Blood Pressure Medication Recall: What Is In This That May Cause Cancer?


Ashley Quigley of Portland, left, takes the blood pressure of Samsam Dahir of Portland. (Staff photo by Shawn Patrick Ouellette/Portland Press Herald via Getty Images)

Do you have an idea of what is in these blood pressure medications? Take away the “I” from an idea and you’ve got a NDEA. That’s the chemical that seems to have contaminated certain lots of a type of blood pressure medication.

NDEA is short for N-nitrosodiethylamine. PubChem describes NDEA as a “synthetic light-sensitive, volatile, clear yellow oil that is soluble in water, lipids, and other organic solvents,” which is “used as gasoline and lubricant additive, antioxidant, and stabilizer for industry materials.” The description also mentions NDEA emitting “toxic fumes” when heated to a high enough temperature and being used in the lab to cause liver tumors for experiments. Then, there is this sentence: ”it is considered to be reasonably anticipated to be a human carcinogen.”

Yes, this last sentence is not written in the most definitive manner. Imagine telling your significant other, ”you are considered to be reasonably anticipated to be the love of my life.” Nonetheless, it is safe to say that there are cancer-causing concerns about NDEA.

Apparently, trace amounts of NDEA have appeared in irbesartan tablets sold by Sciegen Pharmaceuticals, Inc. NDEA is not normally supposed to be part of such medications. So trace amounts would be contamination or an impurity. This impurity has prompted the company to voluntarily recalling specific lots of irbesartan tablets (USP 75 mg, 150 mg, and 300 mg dosage forms), according to the U.S. Food and Drug Administration (FDA).

Pictured here is the renin-angiotensin system that helps regulate the constriction of blood vessels and blood pressure. (Photo by: Encyclopaedia Britannica/UIG via Getty Images)

Irbesartan is an angiotensin II receptor blocker (ARB). Although it sounds like a sequel to movie, Angiotensin II is actually a hormone that begins as a protein produced by your liver called angiotensinogen. Renin, a hormone produced by your kidneys, then converts angiotensinogen  into angiotensin I. Next, an enzyme called angiotensin-converting enzyme (ACE) produced by your lungs converts angiotensin I into angiotensin II. Angiotensin II then may bind to receptors in your blood vessels throughout your body, causing your blood vessels to tighten. This process normally helps regulate blood flow throughout your body. However, high blood pressure can occur when your blood vessels are too narrow, which can occur when vessel walls get too stiff or thickened. ARBs such as irbesartan can block these angiotensin II receptors, thus relaxing and widening your blood vessels. That is why doctors use ARBs to control high blood pressure and improve blood circulation for patients with weaker hearts.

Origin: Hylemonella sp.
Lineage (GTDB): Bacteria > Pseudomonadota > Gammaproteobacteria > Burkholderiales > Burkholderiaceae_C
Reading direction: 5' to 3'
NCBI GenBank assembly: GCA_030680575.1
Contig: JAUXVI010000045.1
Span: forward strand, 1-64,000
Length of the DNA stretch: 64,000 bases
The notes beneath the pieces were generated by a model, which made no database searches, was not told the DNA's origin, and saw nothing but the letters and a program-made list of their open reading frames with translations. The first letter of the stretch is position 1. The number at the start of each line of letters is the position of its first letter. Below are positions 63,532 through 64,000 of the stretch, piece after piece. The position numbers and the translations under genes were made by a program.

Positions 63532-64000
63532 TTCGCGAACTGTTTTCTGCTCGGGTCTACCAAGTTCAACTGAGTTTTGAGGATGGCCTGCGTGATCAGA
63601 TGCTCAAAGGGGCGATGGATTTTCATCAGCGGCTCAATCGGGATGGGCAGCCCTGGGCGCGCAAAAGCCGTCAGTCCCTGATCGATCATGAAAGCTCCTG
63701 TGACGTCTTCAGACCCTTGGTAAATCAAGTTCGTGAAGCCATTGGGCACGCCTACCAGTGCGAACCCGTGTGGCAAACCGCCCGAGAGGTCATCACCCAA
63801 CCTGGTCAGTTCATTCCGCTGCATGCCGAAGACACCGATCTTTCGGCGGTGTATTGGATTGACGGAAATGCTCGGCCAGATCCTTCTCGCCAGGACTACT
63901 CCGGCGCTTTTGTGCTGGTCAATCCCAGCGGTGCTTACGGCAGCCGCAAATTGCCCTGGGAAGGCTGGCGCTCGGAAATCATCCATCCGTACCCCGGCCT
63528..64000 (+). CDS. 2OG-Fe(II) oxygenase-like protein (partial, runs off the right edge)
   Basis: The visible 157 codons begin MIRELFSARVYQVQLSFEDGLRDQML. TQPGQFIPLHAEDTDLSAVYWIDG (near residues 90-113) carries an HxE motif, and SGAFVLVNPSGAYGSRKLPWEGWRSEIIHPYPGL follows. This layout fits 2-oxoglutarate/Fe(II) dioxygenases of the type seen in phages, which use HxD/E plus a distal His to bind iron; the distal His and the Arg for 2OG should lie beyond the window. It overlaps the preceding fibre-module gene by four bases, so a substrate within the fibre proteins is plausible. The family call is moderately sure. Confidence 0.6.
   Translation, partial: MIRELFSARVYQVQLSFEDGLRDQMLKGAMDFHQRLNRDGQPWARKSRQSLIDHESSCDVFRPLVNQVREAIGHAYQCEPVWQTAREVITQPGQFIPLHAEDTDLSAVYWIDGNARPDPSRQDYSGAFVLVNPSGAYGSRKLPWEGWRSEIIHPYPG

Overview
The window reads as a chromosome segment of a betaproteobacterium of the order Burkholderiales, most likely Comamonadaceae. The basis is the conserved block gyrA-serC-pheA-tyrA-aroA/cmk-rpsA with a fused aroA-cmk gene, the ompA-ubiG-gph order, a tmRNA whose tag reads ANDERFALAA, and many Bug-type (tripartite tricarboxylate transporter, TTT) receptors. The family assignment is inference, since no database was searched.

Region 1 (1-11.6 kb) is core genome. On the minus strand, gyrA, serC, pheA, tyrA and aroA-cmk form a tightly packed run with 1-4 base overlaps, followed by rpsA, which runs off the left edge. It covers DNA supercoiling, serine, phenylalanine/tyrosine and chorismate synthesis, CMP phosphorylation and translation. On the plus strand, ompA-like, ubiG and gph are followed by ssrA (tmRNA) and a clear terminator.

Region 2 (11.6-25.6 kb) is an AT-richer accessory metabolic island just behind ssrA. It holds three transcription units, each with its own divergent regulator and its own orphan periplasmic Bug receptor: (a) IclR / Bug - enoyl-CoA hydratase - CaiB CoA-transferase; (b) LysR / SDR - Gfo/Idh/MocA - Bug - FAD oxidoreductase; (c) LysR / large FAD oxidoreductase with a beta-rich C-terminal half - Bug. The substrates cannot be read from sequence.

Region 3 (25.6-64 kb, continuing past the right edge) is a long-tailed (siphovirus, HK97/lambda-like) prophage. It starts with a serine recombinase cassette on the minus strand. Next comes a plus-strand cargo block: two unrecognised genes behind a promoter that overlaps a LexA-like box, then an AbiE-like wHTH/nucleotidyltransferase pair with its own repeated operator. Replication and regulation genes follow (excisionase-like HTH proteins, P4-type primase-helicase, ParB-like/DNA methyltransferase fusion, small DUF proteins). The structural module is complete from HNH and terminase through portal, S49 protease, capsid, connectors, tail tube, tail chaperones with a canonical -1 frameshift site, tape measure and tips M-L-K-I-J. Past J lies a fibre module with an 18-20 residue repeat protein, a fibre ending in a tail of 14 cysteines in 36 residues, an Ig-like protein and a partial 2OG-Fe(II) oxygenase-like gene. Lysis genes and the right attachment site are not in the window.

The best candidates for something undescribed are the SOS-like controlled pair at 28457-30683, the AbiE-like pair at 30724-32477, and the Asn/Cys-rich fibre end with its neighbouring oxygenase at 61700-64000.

If this seems a bit like de ja vu all over again, it can be considered to be. A couple months ago, the FDA had announced that Torrent Pharmaceuticals Limited was voluntarily recalling a different type of ARB, valsartan. The recall included valsartan tablets and those combined with Amlodipine and hydrochlorothiazide. In this case, the impurity was N-nitrosodimethylamine (NDMA), another chemical that “is reasonably anticipated to be a human carcinogen.” Zhejiang Huahai Pharmaceuticals had manufactured these medications.

Should you be “reasonably anticipated” to worry about this news? “Trace amounts” alone is probably not of huge concern. Scientists use much higher concentrations of the chemicals to induce tumor growth in the laboratory. It is not completely clear how much exposure to NDEA or NDMA may lead to cancer in humans, and the threshold probably varies from person to person. However, the larger concern would be cumulative exposure over time. If you are exposed to these chemicals or similar ones from other sources, could the effects add up, and how much additional exposure will push you over the edge? That’s why you want to minimize such “impurities” in your medications as much as possible.

These 2 recalls highlight the importance of monitoring manufacturing processes and supply chains for medications. Impurities could slip in at nearly every step in the process. If you are outsourcing any part of these processes, make sure that everyone involved is following accepted guidelines and regulations. After all, finding a chemical in your medication that can “be reasonably anticipated to be a human carcinogen” and is normally found in gas, is not a gas.

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